My husband may miss the “big things”, but the little things he does may be even bigger.
My husband Danny has traveled a lot over the past several months. He works a day job, and takes on several freelance projects on nights and weekends. He works hard to support me and our two young boys.
We haven’t seen him much lately and he missed several of the kids’ activities. But despite his being gone so much, we’ve never felt neglected. Why is that? And why am I okay with him missing the big things?
Because he does the little things so well.
From my time in the workforce, and especially my time at home, I know exactly what it’s like at the end of the day to want to just sit in a recliner and zone out. So it means a lot to see the effort.
After getting our toddler to bed on a particularly long day, I sat down on the couch. As I was resting, I saw my 7-year-old’s face light up when his (dog-tired) daddy sat down at the kitchen table with him for a game of chess before bedtime.
Though that recliner next to me probably looked mighty comfy, he took the time to explain the game, and he didn’t let him win. So when the kid wins, the victory is real.
We’ve also just signed up for Cub Scouts. Danny had work commitments scheduled well in advance before we found out about the Boy Scout Jamboree, a big camping weekend with thousands of campers. He had a commitment with a client and was unable to go.
We were all disappointed.
The night before the big camping weekend, Danny set up the tent in the living room and read library books with our son using a flashlight. And they just kinda hung out in there for a while and talked and laughed.
We were able to work it out at the last minute so I would at least be able to go on the camping trip. He got to do a lot of neat things and he had a good time. It was fun and he was glad I was there, but I was not daddy (which became very evident during the bb gun exercises.)
A few nights after we got back from the trip, Danny set up cans in the backyard on a lawn chair table and had a little father-son target practicing session with an airsoft gun.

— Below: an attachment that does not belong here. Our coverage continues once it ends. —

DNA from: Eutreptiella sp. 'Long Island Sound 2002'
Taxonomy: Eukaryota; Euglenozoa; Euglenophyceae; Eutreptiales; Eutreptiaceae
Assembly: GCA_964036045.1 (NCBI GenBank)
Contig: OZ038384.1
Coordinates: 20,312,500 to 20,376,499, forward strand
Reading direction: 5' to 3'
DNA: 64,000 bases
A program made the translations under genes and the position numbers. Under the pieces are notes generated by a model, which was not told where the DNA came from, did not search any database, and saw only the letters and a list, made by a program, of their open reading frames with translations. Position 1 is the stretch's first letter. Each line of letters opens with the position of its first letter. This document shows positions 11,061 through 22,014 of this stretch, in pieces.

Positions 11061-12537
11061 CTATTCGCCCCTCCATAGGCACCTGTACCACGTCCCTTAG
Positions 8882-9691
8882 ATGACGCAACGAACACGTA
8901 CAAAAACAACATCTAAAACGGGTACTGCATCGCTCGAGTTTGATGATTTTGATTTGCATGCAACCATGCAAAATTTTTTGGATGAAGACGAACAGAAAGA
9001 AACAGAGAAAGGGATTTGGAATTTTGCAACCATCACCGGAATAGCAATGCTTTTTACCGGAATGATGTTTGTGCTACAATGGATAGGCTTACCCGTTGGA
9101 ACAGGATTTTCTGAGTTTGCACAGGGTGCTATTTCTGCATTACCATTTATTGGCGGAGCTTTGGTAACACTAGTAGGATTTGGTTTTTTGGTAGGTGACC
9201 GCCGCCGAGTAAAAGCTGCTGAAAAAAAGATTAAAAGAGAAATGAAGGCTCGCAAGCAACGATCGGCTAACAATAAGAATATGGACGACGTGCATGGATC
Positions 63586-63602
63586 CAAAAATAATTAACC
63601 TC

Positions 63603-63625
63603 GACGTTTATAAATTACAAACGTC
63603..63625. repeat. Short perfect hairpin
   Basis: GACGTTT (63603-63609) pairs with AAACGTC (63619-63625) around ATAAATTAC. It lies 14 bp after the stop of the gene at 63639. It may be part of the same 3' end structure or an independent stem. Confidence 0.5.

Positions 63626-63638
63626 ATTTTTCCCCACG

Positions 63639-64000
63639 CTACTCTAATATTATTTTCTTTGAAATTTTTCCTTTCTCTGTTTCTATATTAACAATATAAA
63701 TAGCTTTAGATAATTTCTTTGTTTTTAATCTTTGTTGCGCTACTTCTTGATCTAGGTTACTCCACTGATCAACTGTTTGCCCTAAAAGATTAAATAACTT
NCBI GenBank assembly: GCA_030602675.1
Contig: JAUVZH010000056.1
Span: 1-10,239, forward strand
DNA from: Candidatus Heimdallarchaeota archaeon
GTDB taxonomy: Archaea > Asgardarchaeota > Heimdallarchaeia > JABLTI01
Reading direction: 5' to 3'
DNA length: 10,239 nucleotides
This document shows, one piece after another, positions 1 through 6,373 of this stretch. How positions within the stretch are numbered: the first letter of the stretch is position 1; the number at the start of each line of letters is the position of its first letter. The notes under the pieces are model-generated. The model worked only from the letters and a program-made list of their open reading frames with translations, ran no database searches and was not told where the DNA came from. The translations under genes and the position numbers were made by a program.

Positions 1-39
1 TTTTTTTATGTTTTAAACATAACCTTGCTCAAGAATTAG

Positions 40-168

And in our backyard over the summer, he taught him the finer points of lighting a fire in the firepit. And looking for constellations. He’s showing him how to use tools.
None of these activities cost anything but his time. You can work wonders in a 20 or 30 minute block of time. Five minutes can be golden if that’s all you have.
We are all so busy, and there are a lot of complicated family situations today. We don’t always feel like it. But imagine how important your kids will feel. Out of everything you could ever buy them, they will remember most that you took the time.
I will also say that after he spends time with them, I see little to no behavior problems on my end. And if that isn’t a win-win, I don’t know what is.
I think they just feel loved and at peace, so there isn’t much to squawk about. There are a lot of giddy, covered-mouth grins. It changes their whole demeanor. They’re even jazzed about simply riding along with him to the dump.
Our lives certainly aren’t perfect and there are nights when the recliner must win to survive. But when we know a long stretch of work is coming, we do our best to prepare for it ahead of time.
How often do you hear that kids wreak havoc on their moms all day but once dad walks in the door all is well? There’s a reason for that.
And I am downright thankful and blessed to have a man that knows it.
Photos courtesy of the author.
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